Due to background fluoridation in chicken nuggets, for example, Hamilton said people are currently exposed to fluoridation, “But virtually nobody is getting up to the recommended level of fluoride that you’re supposed to get.”
Vincent Larson, a Wilmington resident, asked who regulates the chemicals to ensure their quality and if they were a byproduct of fertilizer.
Joe Rae, chief operator at the Wilmington water plant, said all the additives the plant uses are approved by the National Science Foundation.
Dr. Shawn Swick, an internal medicine doctor, said the fluoride is bound to phosphorous in rocks before it is extracted. The phosphorous is sometimes used to create fertilizer.
“So, we’re not using byproducts of fertilizer to make the fluoride, rather it’s the other way,” Swick said.
Hamilton said water fluoridation affects a person’s tooth structure where topical products, like toothpastes, don’t. Ingestible supplements, he said, cost more than water fluoridation.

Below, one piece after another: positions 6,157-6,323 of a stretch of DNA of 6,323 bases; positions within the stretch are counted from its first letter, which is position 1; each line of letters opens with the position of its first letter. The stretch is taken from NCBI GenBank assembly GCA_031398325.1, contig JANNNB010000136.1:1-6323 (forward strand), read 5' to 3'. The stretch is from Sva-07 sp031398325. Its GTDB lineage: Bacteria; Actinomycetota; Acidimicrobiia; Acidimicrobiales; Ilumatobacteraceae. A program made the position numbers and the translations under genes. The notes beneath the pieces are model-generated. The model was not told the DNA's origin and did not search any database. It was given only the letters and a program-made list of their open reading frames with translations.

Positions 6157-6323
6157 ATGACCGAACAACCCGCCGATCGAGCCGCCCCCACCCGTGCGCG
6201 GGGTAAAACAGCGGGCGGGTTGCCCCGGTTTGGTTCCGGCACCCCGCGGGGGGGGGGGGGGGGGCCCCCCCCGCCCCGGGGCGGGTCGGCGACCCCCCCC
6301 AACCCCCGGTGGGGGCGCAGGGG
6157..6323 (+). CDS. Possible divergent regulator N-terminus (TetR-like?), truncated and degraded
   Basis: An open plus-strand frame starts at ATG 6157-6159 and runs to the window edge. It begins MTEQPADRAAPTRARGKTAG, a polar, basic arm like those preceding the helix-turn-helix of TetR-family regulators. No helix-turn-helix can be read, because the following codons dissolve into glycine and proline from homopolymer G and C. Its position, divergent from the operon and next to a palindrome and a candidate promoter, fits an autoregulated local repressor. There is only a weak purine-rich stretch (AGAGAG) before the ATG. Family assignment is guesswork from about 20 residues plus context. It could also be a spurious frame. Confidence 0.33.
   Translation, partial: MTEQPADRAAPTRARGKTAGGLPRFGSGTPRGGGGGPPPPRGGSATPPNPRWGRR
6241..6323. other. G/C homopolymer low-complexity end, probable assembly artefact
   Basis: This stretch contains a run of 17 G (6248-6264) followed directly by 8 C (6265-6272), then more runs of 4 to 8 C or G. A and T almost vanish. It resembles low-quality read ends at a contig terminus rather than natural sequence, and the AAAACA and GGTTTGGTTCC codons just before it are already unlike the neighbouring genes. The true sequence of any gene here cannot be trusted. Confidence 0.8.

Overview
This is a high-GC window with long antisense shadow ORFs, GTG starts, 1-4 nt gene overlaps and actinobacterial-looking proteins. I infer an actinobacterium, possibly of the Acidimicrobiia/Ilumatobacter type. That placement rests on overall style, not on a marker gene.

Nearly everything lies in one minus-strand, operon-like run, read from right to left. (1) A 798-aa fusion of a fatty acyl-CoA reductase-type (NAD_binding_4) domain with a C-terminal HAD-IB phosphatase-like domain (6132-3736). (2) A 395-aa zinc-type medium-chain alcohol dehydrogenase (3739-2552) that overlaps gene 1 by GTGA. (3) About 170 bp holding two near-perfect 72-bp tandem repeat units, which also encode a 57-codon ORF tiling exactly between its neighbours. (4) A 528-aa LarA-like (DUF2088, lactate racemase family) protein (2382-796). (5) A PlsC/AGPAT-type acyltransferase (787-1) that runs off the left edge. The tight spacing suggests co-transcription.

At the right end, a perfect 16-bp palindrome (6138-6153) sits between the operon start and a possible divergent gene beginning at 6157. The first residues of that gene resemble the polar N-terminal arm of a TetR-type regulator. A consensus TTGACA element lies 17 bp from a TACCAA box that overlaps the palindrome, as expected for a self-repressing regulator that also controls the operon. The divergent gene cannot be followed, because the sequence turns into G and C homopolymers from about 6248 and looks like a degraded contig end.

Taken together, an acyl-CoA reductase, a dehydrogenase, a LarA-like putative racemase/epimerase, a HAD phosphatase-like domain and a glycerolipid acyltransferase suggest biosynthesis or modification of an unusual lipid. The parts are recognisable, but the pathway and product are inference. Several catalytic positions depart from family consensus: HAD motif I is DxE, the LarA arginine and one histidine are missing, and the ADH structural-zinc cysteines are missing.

Wilmington resident Laura Struve said her pediatrician recommended using such supplements. She said the bottles cost $11 for a two-month supply for one child.
“It’s a five-minute hassle every day” to give them to her children, Struve said. “It’s over $100 out of my pocket every year that if I lived in Lebanon, I wouldn’t have to worry about.”
Wilmington resident Libby Rae and former water committee and council member David Hockaday asked about the effects of fluoridated water on those possibly susceptible to it.
Rae asked about those suffering from fluorosis and how fluoridating water might affect them. Hamilton said if they’re being treated for fluorosis they shouldn’t drink the city’s water anyway as it has a natural fluoride level of 0.2 ppm. Instead, they should drink distilled water or follow their doctor’s recommendations.
Dr. Terry Holton, the medical director of the Clinton County Department of Health, said skeletal fluorosis, a bone disease that can cause pain and damage to bones and joints, is much less common than dental fluorosis, which is staining of the teeth.